Active With The Activists
By ARNIE ALPERT for InDepthNH.org
Alex Balcum “would count your buttons and proceed to push all of them,” recalls a homeless outreach worker, but he was “also one of the kindest souls we had the pleasure of working with.”
He died in July in Rochester, one of 59 people whose lives were remembered Monday evening in Concord at the annual Homeless Persons Memorial Day vigil.
They were mothers and fathers, sons and daughters, and at least one grandfather. They were veterans of the armed forces, musicians, and church goers. One of them has been president of the NH Gyrocopter Club. Some were well known, especially to staff and volunteers at the state’s emergency shelters and soup kitchens.
Some were remembered only with a first name. Their deaths in the past year were caused, at least in part, by their experience of homelessness, an all too common condition in New Hampshire and throughout the United States.
One by one, their names were read out as the sky over Concord grew dark on the longest night of the year, the winter solstice. With each name, a volunteer stepped forward and placed an electric candle on a table visible to the 75 or so participants who stood by silently, perhaps reflecting on the lives of each individual.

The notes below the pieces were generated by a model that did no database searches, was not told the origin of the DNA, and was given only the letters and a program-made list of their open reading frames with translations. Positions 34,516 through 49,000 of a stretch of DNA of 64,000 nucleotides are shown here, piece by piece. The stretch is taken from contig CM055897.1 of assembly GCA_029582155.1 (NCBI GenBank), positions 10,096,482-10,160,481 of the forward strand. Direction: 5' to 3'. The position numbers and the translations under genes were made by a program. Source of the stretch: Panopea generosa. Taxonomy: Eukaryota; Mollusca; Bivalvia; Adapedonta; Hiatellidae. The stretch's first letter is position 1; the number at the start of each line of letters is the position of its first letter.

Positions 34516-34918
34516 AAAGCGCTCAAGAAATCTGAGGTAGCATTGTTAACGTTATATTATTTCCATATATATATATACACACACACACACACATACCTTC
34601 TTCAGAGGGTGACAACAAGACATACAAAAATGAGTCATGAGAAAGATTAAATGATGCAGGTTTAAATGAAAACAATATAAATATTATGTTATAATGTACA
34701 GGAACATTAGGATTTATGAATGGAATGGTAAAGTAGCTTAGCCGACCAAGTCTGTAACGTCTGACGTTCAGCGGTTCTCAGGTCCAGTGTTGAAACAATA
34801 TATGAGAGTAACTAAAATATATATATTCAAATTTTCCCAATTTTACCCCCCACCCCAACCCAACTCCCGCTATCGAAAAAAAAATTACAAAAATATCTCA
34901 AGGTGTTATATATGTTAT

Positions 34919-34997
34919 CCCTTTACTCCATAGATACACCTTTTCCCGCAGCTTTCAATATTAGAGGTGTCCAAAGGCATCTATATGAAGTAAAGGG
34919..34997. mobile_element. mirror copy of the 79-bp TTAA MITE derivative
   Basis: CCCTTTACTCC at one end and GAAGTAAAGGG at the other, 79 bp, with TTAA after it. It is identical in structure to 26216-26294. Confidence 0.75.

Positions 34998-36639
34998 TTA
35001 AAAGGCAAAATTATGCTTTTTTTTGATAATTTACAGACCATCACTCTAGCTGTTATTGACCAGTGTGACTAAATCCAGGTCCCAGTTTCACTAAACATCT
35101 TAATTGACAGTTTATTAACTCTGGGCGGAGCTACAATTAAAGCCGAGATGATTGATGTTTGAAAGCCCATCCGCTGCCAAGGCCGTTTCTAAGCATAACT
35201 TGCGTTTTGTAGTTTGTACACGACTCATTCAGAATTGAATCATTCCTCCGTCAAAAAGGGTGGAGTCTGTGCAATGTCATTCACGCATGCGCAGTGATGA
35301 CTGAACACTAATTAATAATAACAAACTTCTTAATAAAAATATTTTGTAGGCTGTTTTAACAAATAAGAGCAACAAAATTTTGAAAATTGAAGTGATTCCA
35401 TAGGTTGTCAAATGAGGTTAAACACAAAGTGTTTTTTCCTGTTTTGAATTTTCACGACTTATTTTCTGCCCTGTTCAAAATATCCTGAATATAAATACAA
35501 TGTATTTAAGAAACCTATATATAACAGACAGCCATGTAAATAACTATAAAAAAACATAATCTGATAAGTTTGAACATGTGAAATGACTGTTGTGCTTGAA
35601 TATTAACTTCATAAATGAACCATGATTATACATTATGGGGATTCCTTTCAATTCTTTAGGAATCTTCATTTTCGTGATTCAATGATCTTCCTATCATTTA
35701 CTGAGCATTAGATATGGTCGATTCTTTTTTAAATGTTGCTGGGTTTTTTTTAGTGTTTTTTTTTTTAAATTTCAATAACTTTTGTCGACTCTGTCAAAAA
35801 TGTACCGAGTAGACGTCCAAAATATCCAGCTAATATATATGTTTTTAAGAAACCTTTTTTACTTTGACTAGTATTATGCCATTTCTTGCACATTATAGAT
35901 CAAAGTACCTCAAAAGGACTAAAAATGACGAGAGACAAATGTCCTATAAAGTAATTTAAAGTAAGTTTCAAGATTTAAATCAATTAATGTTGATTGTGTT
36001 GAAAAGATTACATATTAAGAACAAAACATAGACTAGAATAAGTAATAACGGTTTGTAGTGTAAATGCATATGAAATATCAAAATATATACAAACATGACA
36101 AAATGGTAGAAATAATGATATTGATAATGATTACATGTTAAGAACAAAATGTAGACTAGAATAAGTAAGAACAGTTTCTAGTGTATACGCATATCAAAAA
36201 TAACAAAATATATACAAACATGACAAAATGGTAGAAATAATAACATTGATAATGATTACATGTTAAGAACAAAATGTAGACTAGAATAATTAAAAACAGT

This year’s vigil was led by the Rev. Michael Leuchtenberger, pastor of the local Unitarian Universalist Church and a board member of the Concord Coalition to End Homelessness, which was one of two dozen sponsoring groups. Prior to the reading of names, the Rev. Kate Atkinson of St. Paul’s Church read a poem, Susan Brewer of the local Baha’i Faith offered a commentary, and Ellen Groh of the Concord Coalition read Governor Chris Sununu’s annual Homeless Memorial Day proclamation.
As an annual ritual, observed in Concord for the past two decades, the event is an act of public witness to the human toll of homelessness. While individual deaths may be attributed in part to addiction or mental illness, complicated by a global pandemic, no one doubts that the primary problem is the state’s chronic shortage of housing affordable to people with low incomes.
The Governor’s Council on Housing Stability says the 2020 median rent for a two-bedroom unit in NH is $1,413 per month, up 5 percent from the previous year. With prices that high, the number of people who face “housing instability” is much larger than the number who are actually homeless, they said in a report issued a week ago. Citing figures from the National Low Income Housing Coalition, the NH Coalition to End Homelessness says high rental costs mean an individual earning the minimum wage would have to work 129 hours a week, 52 weeks a year, to afford a typical 2-bedroom apartment. Even at $15 an hour, 65 hours of labor would be needed. For too many people, the math wasn’t working even before the pandemic.